In a sharp blow to independent broker-dealers and nontraded real estate investment trusts, Massachusetts securities regulators today sued LPL Financial LLC over sales practices of brokers regarding the REITs.
Secretary of the Commonwealth William Galvin charged LPL Financial with a failure to supervise registered reps who sold the nontraded REITs in violation of both state limitations and the company's rules. The Securities Division also charged LPL Financial with dishonest and unethical business practices.
The charges stem from sales of $28 million of nontraded REITs to almost 600 clients from 2006 to 2009. Of those transactions, the Securities Division found that 569 had regulatory violations. Those included sales made in violation of Massachusetts 10% concentration limits; sales made in violation of prospectus requirement; and sales made in violation of LPL compliance practices.
The firm received gross commission of $1.8 million for those sales, according to the complaint.
Of the REITs listed in the complaint, the largest amount of sales was for Inland American Real Estate Trust Inc., the largest nontraded REIT in the industry, with $11.2 billion in real estate assets. Massachusetts investors put at least $20.1 million in Inland American, which is currently the focus of a fact-finding investigation by the Securities and Exchange Commission.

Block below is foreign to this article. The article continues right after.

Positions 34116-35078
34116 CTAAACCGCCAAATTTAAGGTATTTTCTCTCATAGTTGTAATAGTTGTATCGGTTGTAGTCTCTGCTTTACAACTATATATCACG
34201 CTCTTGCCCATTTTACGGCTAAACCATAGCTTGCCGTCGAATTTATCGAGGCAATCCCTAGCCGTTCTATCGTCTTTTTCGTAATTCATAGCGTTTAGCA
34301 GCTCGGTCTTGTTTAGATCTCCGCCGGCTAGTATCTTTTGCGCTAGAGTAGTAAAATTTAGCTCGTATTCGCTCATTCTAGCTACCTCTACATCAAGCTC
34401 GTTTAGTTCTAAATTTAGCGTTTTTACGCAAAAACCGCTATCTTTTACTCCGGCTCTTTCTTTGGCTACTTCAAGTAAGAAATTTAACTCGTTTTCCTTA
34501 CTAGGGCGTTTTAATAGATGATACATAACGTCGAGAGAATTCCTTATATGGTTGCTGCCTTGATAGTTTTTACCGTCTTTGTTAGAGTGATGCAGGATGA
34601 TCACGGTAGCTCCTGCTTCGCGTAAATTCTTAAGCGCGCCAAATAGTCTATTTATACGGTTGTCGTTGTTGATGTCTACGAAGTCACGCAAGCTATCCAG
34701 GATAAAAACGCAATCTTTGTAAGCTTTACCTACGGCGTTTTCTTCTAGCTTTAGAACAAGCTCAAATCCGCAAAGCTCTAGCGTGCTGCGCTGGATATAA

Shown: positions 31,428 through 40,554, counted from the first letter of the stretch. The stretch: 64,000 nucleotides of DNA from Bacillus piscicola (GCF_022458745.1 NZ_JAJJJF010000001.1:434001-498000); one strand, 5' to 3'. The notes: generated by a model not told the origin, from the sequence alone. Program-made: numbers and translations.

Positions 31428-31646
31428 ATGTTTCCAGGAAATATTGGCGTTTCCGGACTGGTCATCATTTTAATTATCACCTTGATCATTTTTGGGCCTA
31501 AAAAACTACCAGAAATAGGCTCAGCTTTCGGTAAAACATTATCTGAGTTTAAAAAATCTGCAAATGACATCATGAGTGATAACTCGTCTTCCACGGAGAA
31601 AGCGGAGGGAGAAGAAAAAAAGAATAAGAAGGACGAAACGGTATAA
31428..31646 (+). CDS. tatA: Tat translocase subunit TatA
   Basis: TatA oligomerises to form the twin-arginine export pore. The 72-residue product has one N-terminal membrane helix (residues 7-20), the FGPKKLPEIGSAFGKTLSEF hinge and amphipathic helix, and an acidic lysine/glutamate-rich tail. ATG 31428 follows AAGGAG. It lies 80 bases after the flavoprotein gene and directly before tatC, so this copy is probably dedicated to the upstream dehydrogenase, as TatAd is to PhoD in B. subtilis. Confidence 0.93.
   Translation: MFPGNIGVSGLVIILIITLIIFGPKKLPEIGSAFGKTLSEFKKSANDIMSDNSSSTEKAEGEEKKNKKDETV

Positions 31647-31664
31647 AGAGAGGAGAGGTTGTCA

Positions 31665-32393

Massachusetts' investigation “revealed significant and widespread problems with LPL's adherence with product prospectus and (state) requirements,” according to the complaint. By testimony of LPL reps, the Securities Division “uncovered similar issues with other nontraded REITs. In many ways, the division's investigation unearthed a boat with many holes.”
“On paper, LPL set forth stringent requirements for the sale of nontraded REITs,” according to the complaint. “In practice, LPL failed to review properly sales of nontraded REITs. While purporting to conduct a thorough review of offering documents, LPL overlooked prospectus requirements in numerous sales of nontraded REITs.”
“LPL's supervision employees had only a cursory understanding of specific state requirements, including Massachusetts concentration requirements,” according to the complaint. Many nontraded REIT prospectuses contain a 10% concentration limitation, designed to cap an individual investor's purchase to 10% of his or her liquid net worth, the complaint stated.